A discernible weakness inherent in this policy was the incorrect assumption that economies of SSA countries were similar to those of the industrialized countries and should therefore follow their growth path. Second, the model favoured foreign capital and foreign investors, thus inducing over-reliance on foreign capital and capital flight. Finally, this development thinking did not take cognizance of the natural resource endowments and comparative advantage of SSA countries.
The outcomes of the implementation of the ISI confirmed the veracity of our position above. The emphasis on industrialization led to a major neglect of agriculture and food production. Food imports rose and so too did the bills. The industries created were over-protected through unrealistic exchange rates and trade policies and through substantial subsidies granted by the government as incentives to produce. Domestic innovation and invention were absent, implying a high cost of imported machinery. All these factors reinforced themselves to make these firms highly uncompetitive. It is worth stressing at this juncture that the ISI policy was not bad in itself but rather the fault lay with the mode of its implementation.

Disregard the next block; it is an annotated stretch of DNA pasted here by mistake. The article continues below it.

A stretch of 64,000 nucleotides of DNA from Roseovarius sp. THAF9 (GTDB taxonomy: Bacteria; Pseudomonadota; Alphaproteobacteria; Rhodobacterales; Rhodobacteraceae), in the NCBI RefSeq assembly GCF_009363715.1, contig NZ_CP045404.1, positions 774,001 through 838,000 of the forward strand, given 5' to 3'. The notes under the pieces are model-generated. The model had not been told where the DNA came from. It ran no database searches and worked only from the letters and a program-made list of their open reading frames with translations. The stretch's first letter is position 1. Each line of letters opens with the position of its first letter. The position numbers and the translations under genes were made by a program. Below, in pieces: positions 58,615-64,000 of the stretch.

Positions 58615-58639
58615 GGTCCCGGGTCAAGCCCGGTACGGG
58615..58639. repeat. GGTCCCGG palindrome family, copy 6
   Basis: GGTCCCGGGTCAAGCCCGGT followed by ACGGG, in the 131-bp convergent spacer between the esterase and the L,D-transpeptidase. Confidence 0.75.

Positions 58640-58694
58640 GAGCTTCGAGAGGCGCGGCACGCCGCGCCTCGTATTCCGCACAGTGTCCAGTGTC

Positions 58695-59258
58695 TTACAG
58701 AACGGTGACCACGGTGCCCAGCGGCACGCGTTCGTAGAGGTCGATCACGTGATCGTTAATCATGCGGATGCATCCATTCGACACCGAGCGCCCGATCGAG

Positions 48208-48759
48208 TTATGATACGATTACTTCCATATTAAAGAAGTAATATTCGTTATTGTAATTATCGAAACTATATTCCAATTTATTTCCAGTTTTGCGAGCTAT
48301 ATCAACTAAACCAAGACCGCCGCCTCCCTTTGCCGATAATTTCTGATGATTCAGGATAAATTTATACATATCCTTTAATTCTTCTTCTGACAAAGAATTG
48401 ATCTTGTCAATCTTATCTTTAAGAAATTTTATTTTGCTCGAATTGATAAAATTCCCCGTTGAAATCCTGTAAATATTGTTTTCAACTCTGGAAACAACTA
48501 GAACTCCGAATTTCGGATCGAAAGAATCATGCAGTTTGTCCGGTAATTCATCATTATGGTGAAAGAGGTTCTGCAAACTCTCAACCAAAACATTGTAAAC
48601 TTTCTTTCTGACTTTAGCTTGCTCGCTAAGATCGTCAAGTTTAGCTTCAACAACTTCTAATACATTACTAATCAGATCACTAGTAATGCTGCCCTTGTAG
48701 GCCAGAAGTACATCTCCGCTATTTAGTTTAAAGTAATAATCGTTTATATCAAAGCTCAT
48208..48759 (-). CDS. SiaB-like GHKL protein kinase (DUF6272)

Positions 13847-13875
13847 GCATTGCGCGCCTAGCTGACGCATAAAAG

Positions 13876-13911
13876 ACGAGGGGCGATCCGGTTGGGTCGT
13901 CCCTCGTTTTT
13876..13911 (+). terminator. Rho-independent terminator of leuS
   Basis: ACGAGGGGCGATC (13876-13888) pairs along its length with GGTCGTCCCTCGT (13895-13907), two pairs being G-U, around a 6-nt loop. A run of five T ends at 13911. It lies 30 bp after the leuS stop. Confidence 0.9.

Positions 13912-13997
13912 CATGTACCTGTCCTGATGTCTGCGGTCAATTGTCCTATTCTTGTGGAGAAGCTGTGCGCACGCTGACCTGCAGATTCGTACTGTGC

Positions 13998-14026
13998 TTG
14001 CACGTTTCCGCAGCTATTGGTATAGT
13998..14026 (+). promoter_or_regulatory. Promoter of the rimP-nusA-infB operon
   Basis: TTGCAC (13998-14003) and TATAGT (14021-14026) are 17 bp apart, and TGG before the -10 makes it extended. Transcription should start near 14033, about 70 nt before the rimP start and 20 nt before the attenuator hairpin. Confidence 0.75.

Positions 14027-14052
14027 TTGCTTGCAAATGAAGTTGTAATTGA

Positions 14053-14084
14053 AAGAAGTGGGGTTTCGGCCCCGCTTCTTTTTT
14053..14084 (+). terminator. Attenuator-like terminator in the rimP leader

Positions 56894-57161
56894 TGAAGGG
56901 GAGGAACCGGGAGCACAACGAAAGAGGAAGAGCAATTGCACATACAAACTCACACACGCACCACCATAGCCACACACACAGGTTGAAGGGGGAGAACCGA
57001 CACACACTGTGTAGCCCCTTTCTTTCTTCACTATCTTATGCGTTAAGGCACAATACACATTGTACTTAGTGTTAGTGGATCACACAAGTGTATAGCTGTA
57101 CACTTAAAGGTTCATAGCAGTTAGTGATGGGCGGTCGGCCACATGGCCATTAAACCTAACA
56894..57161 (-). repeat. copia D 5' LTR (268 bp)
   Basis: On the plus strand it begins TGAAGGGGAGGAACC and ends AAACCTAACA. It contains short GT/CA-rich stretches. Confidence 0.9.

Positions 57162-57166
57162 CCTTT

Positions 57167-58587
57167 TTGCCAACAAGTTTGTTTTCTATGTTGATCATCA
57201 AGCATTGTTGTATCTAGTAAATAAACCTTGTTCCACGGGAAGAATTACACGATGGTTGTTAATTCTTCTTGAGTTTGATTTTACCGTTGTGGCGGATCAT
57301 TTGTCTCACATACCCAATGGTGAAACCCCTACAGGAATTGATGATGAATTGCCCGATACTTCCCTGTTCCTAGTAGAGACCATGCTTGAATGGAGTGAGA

Beginning in the mid-1970s, most economies of SSA countries began to manifest structural problems emanating from both internal and external sources. Some of these structural problems include: a low economic and export base; excessive focus on the industrial sector to the neglect of agriculture and services; a declining balance of payments, stemming from a consistent fall in the prices of agriculture and raw material exports relative to the rising prices of imported manufactured goods; existence of over-intrusive, bloated, inefficient and corrupt state-owned enterprises that enjoyed state protection as large monopolies and oligopolies; and a serious drain on fiscal revenues through large state subsidies, foreign credits and a reduced drive for tax collection.